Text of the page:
Roque likens Duterte to homeowner who throws out 'rude' guest

MANILA, Philippines – Presidential Spokesperson Harry Roque said President Rodrigo Duterte has as much right to ban a reporter from Malacañang as a homeowner who throws out a rude guest from his "home."

"Sarili 'nyong tahanan, babastusin kayo ng bisita, masisisi 'nyo ba kung palalabasin sa tahanan 'nyo 'yung nambabastos? Ganoon din po ang Presidente," Roque said on Thursday, February 22.

(If your guest is rude to you in your own home, can you blame it if the rude visitor is told to leave? It's the same with the President.)

He was speaking at a press conference in Iloilo a day after Malacañang banned Rappler reporter Pia Ranada from entering the entire Malacañang complex. The ban was ordered by Duterte himself.

"Ang nangyari rito, pinapasok ang Rappler, si Pia, sa tahanan ng Presidente, dahil ang Malacañang naman po ay tahanan ng Presidente. Eh nabastos po ang Presidente," said the spokesman.

(What happened here is, Rappler, Pia, was allowed into the home of the President because Malacañang is the home of the President. Then the President got offended.)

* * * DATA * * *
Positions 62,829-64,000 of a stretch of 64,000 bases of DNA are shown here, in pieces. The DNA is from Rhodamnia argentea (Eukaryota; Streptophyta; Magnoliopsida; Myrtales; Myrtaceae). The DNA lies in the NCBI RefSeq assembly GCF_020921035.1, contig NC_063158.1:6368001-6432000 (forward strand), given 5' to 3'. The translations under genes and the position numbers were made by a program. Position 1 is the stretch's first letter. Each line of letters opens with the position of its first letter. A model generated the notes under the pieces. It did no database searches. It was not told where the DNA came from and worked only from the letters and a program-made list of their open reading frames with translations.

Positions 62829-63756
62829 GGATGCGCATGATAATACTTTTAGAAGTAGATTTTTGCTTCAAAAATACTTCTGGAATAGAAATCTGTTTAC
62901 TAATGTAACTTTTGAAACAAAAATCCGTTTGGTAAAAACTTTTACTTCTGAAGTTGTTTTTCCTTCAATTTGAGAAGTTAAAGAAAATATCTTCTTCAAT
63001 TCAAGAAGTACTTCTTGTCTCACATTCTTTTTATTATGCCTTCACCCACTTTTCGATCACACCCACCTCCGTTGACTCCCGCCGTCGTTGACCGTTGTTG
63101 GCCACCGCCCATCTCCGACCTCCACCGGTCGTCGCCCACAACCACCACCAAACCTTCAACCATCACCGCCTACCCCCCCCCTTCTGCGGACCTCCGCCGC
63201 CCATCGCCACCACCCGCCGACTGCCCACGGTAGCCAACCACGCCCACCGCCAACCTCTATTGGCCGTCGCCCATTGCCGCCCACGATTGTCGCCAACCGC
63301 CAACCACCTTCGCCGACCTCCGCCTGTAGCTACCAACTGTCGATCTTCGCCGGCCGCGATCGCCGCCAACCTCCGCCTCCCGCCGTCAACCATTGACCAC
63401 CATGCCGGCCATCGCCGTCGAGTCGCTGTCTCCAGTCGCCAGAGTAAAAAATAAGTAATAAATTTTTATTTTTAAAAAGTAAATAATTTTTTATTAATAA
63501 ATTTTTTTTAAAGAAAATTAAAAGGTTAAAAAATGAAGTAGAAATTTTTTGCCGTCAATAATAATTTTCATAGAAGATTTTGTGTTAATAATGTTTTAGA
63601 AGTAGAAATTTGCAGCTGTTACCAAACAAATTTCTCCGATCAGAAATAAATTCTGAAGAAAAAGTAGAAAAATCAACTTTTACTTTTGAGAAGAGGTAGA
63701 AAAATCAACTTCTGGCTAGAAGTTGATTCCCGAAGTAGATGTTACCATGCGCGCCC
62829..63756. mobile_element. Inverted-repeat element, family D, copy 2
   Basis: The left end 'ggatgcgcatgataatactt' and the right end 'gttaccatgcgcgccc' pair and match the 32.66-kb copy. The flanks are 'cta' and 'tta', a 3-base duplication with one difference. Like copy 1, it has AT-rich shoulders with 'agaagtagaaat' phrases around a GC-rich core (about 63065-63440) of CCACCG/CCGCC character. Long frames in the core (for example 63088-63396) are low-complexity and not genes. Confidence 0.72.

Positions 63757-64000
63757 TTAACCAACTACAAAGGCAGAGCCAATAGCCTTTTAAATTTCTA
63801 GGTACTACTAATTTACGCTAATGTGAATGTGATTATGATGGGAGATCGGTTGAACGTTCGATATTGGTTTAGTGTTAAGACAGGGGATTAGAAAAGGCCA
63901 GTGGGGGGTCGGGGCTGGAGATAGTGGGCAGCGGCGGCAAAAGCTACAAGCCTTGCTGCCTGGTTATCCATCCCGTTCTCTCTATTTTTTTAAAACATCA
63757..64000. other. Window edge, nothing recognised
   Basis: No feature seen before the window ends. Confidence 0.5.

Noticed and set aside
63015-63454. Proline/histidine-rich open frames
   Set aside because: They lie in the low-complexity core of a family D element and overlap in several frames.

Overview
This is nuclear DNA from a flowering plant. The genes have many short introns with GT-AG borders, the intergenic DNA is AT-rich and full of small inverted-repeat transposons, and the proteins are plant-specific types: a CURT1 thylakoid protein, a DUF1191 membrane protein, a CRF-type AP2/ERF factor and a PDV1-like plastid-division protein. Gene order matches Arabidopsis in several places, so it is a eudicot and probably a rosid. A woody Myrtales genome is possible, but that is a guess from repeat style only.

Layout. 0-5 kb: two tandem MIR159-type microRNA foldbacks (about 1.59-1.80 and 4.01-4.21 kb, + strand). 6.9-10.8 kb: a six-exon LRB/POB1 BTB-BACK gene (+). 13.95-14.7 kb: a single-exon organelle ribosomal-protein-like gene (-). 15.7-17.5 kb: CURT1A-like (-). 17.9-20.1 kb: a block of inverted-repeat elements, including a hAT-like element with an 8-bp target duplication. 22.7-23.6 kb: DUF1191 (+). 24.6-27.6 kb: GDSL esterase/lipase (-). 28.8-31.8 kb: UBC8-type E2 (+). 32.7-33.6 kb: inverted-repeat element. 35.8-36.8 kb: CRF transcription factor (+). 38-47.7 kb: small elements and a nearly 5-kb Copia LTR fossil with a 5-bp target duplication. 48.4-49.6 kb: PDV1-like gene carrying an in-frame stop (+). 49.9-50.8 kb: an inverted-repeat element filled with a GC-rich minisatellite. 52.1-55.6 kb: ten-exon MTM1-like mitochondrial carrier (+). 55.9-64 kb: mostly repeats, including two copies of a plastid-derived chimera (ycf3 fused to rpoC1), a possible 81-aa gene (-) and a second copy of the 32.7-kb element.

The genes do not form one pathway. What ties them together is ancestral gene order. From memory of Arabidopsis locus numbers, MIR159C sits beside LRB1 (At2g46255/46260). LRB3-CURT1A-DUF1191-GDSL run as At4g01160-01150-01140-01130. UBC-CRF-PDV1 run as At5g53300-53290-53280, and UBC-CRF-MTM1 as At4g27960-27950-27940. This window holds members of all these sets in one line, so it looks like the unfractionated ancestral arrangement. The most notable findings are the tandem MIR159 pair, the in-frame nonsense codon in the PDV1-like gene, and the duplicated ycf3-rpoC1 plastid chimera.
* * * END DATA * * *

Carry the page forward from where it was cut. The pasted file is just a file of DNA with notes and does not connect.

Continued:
Roque said Duterte was angered by Ranada's and Rappler's continued coverage of the P16-billion Philippine Navy frigates deal even after the Senate hearing on Monday.

Roque claimed this should not have been brought up again as the hearing had "proven" that reports by Rappler and the Philippine Daily Inquirer are nothing but "fake news." (READ: Rappler statement on Bong Go's 'fake news' accusation)

"Yung pagpipilitan mo na katotohanan ang napatunayan na fake news, pambabastos po 'yon, uulitin ko. Tahanan naman iyan ni Presidente (When you keep saying what's been proven as fake news is the truth, that's being rude, let me repeat. That's the home of the President anyway)," said Roque.

He added that Ranada and Rappler were "allowed" to cover Malacañang even after the Securities and Exchange Commission's (SEC) decision to revoke Rappler's registration out of Duterte's "generosity." (READ: FAQs: Rappler's SEC case 

"It was only the generosity of the President that allowed Pia Ranada and Rappler [to report] despite the SEC ruling," said Roque.

The SEC itself, however, had said that the decision is not yet "final and executory." Rappler did not seek a temporary restraining order on the ruling because it believed in good faith in this SEC statement.

The Malacañang Press Corps, which screens and accredits membership of media covering the Palace, had also said that Ranada continues to be an MPC member unless the SEC ruling becomes final. 

Rappler had said it will exhaust all legal remedies related to the ruling, beginning with a motion for reconsideration filed before the Court of Appeals.

This is the first known instance, after the Marcos regime, where the sitting president banned a news group and a journalist from setting foot in the Malacañang compound because of critical reporting. – Rappler.com